In a joint statement Monday, the American Medical Association (AMA) and the Centers for Medicare and Medicaid Services (CMS) bent to industry pressure and finally announced new guidance to help ease providers into the transition from ICD-9 to ICD-10. The announcement, expected by ADVOCATE, has two significant areas of impact for radiology providers.
The biggest impact of the announcement was that for 12 months after ICD-10 implementation, Medicare will not deny radiology claims based solely on the specificity of the ICD-10 diagnosis code as long as the claim is submitted using a valid ICD-10 code from the right family. This change will alleviate the majority of claims at risk for denial due to ICD-10. Keep in mind however, that a valid ICD-10 claim could be denied for reasons other than the specificity of the ICD-10 code.
Second, advance payment will be available from Medicare if Medicare is unable to process claims within established time limits because of administrative problems. With the announcement Monday, Medicare system issues could now be the highest risk factor in the transition. ADVOCATE is working with Medicare intermediaries nationally to document the advance funds request process to be prepared if the need arises for our clients.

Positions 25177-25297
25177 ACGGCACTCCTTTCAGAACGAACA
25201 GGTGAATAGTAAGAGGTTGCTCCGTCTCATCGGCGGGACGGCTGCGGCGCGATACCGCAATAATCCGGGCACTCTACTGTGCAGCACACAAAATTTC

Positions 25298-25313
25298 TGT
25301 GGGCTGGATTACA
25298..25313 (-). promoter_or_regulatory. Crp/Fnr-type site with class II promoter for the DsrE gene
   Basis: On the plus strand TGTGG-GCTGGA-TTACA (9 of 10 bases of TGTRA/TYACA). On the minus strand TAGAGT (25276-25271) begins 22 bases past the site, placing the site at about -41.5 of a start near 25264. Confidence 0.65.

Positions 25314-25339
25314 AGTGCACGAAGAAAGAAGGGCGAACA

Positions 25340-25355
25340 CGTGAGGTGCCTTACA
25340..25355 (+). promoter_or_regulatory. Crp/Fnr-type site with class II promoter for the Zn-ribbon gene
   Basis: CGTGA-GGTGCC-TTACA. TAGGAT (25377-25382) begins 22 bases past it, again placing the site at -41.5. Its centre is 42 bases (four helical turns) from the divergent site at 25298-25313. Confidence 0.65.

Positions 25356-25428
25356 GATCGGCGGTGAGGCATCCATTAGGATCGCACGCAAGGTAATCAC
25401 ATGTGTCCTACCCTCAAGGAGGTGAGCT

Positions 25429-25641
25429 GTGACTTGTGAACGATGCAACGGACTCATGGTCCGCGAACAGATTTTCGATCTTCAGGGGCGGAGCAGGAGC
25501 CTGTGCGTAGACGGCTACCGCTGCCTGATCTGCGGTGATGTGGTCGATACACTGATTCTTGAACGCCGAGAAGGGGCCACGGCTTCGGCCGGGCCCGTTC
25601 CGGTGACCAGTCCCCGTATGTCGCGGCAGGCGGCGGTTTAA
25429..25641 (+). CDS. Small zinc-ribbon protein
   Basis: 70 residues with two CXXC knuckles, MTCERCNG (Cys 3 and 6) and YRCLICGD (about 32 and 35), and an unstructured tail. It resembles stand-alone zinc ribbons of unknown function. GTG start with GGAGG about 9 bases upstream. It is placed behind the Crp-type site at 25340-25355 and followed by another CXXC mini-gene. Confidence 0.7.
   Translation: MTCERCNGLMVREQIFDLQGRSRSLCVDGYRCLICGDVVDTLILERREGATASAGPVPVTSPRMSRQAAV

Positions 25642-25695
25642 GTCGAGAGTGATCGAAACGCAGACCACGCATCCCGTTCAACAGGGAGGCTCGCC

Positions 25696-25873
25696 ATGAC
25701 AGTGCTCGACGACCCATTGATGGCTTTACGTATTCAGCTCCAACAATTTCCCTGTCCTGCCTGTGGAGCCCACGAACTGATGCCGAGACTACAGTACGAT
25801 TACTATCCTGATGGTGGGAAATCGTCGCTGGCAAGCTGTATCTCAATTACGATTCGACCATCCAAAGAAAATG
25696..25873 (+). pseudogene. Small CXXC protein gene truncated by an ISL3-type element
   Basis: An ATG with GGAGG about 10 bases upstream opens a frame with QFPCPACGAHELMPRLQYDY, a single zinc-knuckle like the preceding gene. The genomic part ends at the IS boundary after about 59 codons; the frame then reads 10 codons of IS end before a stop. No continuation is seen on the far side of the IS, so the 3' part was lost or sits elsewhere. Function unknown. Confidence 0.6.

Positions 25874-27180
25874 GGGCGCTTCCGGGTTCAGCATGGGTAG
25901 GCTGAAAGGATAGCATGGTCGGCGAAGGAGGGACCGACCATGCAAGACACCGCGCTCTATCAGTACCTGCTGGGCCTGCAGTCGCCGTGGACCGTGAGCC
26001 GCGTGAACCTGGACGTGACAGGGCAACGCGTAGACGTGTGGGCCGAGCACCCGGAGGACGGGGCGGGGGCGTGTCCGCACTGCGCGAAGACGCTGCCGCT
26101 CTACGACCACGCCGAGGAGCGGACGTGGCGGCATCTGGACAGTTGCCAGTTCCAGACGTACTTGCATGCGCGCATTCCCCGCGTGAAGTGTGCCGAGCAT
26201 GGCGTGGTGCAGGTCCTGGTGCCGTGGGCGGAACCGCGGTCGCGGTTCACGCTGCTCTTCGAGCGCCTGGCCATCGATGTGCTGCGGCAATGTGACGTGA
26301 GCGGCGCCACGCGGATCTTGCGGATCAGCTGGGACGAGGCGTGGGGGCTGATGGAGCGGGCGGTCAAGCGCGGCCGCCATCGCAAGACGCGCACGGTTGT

ADVOCATE just finished a series of 3 free webinars on ICD-10 transition & preparation for radiology practices. If you missed one of them, no worries! Please click here to access a free recording of the webinar.
As always, ADVOCATE will keep you up to date on this and all issues impacting radiology as they become available.
Kirk Reinitz, CPA